"What we have found is a food system that is utterly failing First Nations in this country. There are important barriers between the people and their healthy traditional food and the prevailing food system with the high prices of market food and limited availability and access is translating into scandalously high rates of food insecurity and equally high rates of chronic diseases and their risk factors such as obesity and diabetes. It is urgent to promote systemic change in the food environment and foster food sovereignty if we want to address the great health inequalities suffered by First Nations, particularly in this case, the nutrition-related health problems."
– Dr. Malek Batal, Université de Montréal
The First Nations Food, Nutrition and Environment Study (FNFNES)
Over the past forty years, studies have been conducted among the Canadian population to understand changes in diets and to assess the environmental safety of foods. However, there has been a gap in knowledge concerning the safety and the nutritional composition of many First Nation's traditional foods and diets. The First Nations Food, Nutrition and Environment Study (FNFNES) aimed to address that knowledge gap. Benefits for participating in this project included the opportunity to collect baseline data on the traditional foods used in an ecozone. This baseline data not only will help address the knowledge gap but will support First Nations who monitor food security into the future and will be useful for future studies on food safety, security and water quality.
The FNFNES collected data from 92 randomly selected First Nations south of the 60th parallel that are representative of each ecozone across Canada.
The 10-year study gathered information about:
- The current use of traditional and store-bought food;
- The amount of mercury that people accumulated in their bodies;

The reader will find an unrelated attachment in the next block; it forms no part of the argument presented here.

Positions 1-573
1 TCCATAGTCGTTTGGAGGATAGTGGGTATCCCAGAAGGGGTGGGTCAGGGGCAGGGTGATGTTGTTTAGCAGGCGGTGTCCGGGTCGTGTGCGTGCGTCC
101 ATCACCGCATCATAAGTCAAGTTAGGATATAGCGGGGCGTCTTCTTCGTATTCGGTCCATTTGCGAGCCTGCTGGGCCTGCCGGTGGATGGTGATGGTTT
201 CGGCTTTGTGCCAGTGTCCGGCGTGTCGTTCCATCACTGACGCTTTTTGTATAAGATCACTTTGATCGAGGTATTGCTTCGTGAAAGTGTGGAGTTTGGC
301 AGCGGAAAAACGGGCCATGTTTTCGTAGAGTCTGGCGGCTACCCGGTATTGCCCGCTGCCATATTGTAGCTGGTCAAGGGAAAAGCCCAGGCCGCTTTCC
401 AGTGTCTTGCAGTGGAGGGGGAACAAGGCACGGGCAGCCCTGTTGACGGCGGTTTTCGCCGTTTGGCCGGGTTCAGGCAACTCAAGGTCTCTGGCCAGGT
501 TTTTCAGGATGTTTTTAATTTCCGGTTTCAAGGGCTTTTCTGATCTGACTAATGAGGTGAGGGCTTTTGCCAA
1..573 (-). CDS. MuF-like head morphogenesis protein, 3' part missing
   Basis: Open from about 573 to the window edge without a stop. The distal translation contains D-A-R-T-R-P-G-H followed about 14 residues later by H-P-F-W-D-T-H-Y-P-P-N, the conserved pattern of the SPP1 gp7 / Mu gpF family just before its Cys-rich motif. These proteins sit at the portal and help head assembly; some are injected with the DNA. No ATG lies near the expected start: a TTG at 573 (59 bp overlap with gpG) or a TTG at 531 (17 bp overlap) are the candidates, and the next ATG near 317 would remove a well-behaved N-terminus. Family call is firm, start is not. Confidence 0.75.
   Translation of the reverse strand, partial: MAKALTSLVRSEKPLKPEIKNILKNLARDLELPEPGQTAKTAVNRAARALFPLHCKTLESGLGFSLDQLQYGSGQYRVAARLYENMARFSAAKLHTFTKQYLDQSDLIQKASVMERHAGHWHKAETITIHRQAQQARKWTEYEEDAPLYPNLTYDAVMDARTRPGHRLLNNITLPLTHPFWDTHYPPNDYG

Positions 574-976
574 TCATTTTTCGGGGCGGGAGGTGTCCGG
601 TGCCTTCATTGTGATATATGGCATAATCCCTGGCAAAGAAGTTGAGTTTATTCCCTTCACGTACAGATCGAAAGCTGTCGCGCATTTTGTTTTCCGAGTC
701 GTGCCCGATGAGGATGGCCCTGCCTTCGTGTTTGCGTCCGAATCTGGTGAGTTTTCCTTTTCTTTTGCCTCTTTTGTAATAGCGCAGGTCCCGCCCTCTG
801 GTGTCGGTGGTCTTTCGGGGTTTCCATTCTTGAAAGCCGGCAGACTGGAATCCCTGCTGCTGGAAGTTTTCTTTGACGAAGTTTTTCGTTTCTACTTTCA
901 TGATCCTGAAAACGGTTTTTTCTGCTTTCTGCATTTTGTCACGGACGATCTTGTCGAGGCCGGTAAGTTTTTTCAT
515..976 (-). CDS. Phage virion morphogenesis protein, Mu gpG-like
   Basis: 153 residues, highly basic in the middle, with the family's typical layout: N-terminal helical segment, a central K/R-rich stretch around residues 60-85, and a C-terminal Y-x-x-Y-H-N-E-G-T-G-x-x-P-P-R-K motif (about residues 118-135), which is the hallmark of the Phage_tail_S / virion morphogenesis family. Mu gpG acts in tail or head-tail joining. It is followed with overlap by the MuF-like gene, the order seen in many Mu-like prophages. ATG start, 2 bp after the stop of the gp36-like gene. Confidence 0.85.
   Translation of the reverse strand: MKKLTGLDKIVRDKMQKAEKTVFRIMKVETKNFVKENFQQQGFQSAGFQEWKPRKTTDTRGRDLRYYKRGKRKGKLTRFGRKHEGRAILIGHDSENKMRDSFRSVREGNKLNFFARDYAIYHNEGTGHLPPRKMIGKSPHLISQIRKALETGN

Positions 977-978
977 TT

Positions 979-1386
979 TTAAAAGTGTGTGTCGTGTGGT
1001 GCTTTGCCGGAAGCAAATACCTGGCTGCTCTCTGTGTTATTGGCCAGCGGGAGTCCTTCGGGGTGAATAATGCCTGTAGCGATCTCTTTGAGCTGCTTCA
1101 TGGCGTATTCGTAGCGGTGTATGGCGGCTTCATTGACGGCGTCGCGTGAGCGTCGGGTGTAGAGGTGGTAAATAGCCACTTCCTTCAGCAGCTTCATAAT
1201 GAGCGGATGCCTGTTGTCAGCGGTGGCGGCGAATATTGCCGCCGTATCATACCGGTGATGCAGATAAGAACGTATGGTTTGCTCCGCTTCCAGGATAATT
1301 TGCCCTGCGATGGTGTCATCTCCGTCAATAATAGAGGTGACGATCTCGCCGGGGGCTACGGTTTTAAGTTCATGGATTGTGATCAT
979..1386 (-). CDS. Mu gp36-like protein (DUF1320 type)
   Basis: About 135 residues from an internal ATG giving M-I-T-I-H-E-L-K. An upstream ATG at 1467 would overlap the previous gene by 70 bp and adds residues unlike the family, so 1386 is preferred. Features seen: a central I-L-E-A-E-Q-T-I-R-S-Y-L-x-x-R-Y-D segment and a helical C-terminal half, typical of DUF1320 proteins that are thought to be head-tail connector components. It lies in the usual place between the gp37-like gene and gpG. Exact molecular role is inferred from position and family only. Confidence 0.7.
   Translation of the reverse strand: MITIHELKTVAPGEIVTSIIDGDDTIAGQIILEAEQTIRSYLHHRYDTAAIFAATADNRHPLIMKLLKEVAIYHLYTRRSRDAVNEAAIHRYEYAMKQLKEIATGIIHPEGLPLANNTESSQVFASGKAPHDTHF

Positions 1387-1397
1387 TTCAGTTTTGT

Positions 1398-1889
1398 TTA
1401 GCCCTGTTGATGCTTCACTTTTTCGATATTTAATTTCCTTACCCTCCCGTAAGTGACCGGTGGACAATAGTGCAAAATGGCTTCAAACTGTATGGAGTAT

- Food security issues;
- The amount and type of environmental contaminants found in traditional foods;
- The amount and type of trace metals found in household drinking water; and,
- The amount and type of pharmaceuticals and their metabolites found in surface water.
The study used a community-based participatory approach in the planning, implementation, interpretation, and communication of research results. In addition, methodology workshops were held to obtain community input on the research methodology.
There are 5 major components to this study:
- Household interviews on diet and lifestyle;
- Traditional food sampling for nutrients and environmental contaminants;
- Drinking water sampling for trace metals;
- Hair sampling for mercury exposure; and
- Surface water sampling for pharmaceuticals and their metabolites.
Each First Nation was responsible for their data collection, while funding, support and training was provided through the FNFNES. Professional nutritionists and dietitians were hired by the FNFNES as Nutrition Research Coordinators (NRCs) to provide local support and training throughout the data collection process. The NRCs also played a coordination role to ensure that First Nations were able to meet their data collection goals and obtain meaningful results.
Fast Facts from the FNFNES:
- The FNFNES offers - for the first time - a body of coherent evidence on the human dimension of the ongoing environmental degradation affecting First Nation citizens and communities.
- Many First Nations face the challenge of extremely high rates of food insecurity. Overall, almost half of all First Nation families have difficulty putting enough food on the table. Families with children are affected to an even greater degree.